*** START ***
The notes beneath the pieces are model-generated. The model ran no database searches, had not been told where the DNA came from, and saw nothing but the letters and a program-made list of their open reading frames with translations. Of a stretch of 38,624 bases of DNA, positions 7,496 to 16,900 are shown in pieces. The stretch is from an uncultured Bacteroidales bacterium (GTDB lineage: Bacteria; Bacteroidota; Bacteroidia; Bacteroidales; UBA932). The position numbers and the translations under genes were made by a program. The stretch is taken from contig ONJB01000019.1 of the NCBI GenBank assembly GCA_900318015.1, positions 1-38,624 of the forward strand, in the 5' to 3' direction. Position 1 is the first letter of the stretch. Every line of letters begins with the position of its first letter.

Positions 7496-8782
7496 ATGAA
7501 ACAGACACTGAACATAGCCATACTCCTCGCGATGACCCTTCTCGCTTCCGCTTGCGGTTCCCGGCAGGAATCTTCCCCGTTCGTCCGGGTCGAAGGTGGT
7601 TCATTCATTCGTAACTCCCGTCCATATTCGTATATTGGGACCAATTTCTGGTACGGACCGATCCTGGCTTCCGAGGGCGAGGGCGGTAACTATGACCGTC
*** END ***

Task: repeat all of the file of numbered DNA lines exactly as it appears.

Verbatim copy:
The notes beneath the pieces are model-generated. The model ran no database searches, had not been told where the DNA came from, and saw nothing but the letters and a program-made list of their open reading frames with translations. Of a stretch of 38,624 bases of DNA, positions 7,496 to 16,900 are shown in pieces. The stretch is from an uncultured Bacteroidales bacterium (GTDB lineage: Bacteria; Bacteroidota; Bacteroidia; Bacteroidales; UBA932). The position numbers and the translations under genes were made by a program. The stretch is taken from contig ONJB01000019.1 of the NCBI GenBank assembly GCA_900318015.1, positions 1-38,624 of the forward strand, in the 5' to 3' direction. Position 1 is the first letter of the stretch. Every line of letters begins with the position of its first letter.

Positions 7496-8782
7496 ATGAA
7501 ACAGACACTGAACATAGCCATACTCCTCGCGATGACCCTTCTCGCTTCCGCTTGCGGTTCCCGGCAGGAATCTTCCCCGTTCGTCCGGGTCGAAGGTGGT
7601 TCATTCATTCGTAACTCCCGTCCATATTCGTATATTGGGACCAATTTCTGGTACGGACCGATCCTGGCTTCCGAGGGCGAGGGCGGTAACTATGACCGTC